Sir.—The excellent article by Battaglia and Lockhart in the March issue of the Journal (129:334, 1975) leaves little room for debate that acute epiglottitis, almost certainly the most frightening emergency in pediatric practice, requires treatment in the well-equipped hospital where endotracheal intubation can be performed routinely. Until very recently,1 tracheostomy was believed to be obligatory. Berenberg and Kevy2 state "... in epiglottitis tracheostomy is often the cornerstone of conservative management."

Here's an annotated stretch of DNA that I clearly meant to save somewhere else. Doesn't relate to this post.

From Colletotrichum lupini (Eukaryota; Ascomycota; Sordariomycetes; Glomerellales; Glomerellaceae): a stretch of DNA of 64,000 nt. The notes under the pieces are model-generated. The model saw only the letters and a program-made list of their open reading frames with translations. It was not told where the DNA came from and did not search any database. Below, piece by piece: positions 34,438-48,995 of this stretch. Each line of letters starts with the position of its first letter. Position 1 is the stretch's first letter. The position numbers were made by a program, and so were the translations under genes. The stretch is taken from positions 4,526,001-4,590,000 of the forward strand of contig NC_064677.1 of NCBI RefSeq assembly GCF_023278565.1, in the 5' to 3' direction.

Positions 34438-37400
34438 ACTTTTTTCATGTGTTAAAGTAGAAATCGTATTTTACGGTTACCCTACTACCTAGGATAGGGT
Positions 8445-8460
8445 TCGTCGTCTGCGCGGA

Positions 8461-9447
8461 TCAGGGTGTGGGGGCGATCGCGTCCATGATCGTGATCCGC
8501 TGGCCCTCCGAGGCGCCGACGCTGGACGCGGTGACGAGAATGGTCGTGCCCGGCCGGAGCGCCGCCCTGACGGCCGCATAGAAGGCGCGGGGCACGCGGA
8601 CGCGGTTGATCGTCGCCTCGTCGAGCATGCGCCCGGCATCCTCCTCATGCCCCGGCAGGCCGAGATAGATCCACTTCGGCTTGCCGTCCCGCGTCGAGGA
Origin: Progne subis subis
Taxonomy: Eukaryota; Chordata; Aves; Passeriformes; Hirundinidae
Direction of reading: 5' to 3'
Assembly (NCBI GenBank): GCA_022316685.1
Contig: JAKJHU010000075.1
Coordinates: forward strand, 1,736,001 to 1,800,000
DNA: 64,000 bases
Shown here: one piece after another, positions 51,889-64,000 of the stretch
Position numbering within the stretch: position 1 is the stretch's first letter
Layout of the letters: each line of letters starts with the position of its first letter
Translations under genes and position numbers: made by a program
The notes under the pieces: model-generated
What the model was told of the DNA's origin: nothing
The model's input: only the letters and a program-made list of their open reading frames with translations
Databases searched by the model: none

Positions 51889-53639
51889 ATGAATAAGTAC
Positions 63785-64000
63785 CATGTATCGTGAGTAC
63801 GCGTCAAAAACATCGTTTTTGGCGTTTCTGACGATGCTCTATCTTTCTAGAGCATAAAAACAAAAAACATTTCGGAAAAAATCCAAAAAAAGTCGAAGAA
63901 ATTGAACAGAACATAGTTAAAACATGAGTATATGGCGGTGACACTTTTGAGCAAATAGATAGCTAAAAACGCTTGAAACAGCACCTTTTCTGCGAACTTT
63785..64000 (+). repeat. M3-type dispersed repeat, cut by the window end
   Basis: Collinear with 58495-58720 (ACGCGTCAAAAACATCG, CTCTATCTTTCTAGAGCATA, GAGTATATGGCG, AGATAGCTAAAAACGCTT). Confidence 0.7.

Battaglia and Lockhart present a convincing case for endotracheal intubation when adequate skill and equipment are available. However, this leaves unanswered the problem for the pediatrician who may not have adequate skill or equipment to deal with this situation in his office or in the home. Forewarned, he can meet the patient in the hospital, but he may encounter the patient with respiratory arrest or may provoke this in his attempt to examine the child. (Most pediatricians will